Domestic violence bill to reach CII

Staff Report

ISLAMABAD: Adviser to the Prime Minister on Parliamentary Affairs Babar Awan has written a letter to National Assembly Speaker Asad Qaiser, seeking a review of the Domestic Violence (Prevention and Protection) Bill, 2021, by the Council of Islamic Ideology (CII), a constitutional body that advises the legislature on whether or not a certain law is repugnant to the injunctions of Islam. In the letter dated July 5, 2021, Awan has pointed out that the bill, initially passed by the National Assembly (NA) in April this year, was referred back to the Lower House of Parliament after the Senate suggested amendments to the proposed law.
The letter further states that concerns have been raised “regarding various definitions and other contents of the bill.” It adds: “Most importantly it is being highlighted that the bill contravenes the Islamic injunctions and way of life as enshrined in responsibility of the state in Article 31 of the Constitution of Islamic Republic of Pakistan”. Citing Article 230 (1) (b) of the Constitution, the letter says it “empowers the Islamic Council (CII) to advise a House, a Provincial Assembly, a President or a Governor on any question referred to it as to whether proposed law is or is not repugnant to the injunctions of Islam”.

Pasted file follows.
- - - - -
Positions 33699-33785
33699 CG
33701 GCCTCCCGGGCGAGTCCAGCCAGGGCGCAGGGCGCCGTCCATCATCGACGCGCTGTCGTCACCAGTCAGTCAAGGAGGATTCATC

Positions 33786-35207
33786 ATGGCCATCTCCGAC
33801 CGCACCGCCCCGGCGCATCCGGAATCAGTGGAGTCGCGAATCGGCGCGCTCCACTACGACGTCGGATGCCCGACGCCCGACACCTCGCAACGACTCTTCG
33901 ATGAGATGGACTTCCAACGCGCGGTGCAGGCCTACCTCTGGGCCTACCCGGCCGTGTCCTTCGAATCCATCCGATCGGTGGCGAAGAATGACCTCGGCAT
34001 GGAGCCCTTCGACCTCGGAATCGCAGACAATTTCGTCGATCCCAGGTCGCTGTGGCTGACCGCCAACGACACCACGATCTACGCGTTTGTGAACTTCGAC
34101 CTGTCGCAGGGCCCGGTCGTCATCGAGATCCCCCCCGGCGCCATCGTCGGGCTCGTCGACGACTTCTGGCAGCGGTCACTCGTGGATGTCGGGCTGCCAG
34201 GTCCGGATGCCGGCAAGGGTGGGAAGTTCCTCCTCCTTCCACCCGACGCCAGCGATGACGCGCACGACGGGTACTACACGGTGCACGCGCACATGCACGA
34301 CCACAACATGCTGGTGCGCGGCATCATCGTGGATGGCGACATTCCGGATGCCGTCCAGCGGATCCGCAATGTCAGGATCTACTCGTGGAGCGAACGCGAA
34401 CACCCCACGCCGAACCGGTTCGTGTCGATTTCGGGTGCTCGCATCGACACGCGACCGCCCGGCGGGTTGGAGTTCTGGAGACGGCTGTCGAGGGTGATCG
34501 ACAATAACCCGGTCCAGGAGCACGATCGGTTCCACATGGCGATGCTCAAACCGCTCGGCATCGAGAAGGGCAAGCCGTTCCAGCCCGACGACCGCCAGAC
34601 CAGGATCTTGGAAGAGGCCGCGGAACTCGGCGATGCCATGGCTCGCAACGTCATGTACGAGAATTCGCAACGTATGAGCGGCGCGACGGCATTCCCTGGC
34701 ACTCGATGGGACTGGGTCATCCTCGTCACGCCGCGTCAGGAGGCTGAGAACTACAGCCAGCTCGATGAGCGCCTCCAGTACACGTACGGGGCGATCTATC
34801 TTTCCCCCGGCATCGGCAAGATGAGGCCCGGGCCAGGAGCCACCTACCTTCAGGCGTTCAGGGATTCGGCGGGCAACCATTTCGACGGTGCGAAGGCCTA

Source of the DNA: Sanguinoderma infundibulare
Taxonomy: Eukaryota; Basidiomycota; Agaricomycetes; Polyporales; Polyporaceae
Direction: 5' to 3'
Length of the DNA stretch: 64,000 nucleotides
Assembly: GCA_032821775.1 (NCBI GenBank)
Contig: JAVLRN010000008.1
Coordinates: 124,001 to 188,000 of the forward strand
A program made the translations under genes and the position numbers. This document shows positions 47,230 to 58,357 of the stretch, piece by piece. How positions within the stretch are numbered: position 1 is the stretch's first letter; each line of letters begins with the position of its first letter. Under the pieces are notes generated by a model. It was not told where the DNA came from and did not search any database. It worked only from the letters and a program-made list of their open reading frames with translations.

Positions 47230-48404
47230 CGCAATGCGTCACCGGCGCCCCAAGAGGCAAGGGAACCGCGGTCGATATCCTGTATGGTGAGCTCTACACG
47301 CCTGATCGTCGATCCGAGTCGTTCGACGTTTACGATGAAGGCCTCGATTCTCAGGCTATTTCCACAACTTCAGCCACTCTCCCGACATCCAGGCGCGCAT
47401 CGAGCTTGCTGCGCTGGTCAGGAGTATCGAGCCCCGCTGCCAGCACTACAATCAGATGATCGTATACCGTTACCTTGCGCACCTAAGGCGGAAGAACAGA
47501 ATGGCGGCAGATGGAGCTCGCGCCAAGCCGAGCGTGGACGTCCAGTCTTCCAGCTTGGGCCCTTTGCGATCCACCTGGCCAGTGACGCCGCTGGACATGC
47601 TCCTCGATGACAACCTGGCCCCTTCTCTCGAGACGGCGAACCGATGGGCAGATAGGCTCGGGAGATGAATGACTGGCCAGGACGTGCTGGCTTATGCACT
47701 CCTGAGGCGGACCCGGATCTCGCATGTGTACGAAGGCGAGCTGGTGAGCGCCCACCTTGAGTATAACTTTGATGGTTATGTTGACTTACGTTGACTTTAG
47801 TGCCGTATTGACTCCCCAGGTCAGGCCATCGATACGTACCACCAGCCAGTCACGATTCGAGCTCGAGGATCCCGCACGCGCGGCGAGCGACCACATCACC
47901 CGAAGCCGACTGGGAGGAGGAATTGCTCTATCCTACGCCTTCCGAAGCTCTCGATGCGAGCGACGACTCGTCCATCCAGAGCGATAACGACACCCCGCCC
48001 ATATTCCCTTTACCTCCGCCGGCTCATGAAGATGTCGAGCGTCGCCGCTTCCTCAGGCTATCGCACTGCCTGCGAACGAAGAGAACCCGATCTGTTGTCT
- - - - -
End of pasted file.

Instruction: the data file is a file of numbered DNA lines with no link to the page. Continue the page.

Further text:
Moreover, under Article 230 (1) (a), the body can make recommendations to parliament regarding ways and means to encourage Muslims in Pakistan to lead their lives, individually and collectively, in accordance with the principles of Islam, Awan has stated in the letter. On these grounds, he wrote, it is advisable that the bill be referred to the CII.
Passage of the bill: The Domestic Violence (Prevention and Protection) Bill, 2021, was initially moved in the NA by Human Rights Minister Shireen Mazari on April 19, 2021, and was passed by the Lower House the same day. Through this act, a legal and institutional framework had been proposed for the territorial jurisdiction of Islamabad to ensure that victims of domestic violence were provided legal protection and relief and the perpetrators of this offence were punished, Mazari had said.
At the time, PPP’s Yousuf Raza Gilani, the leader of opposition in the Senate, had argued that while the bill was an important legislation that had taken months to be cleared from the NA, it needed to be referred to the standing committee.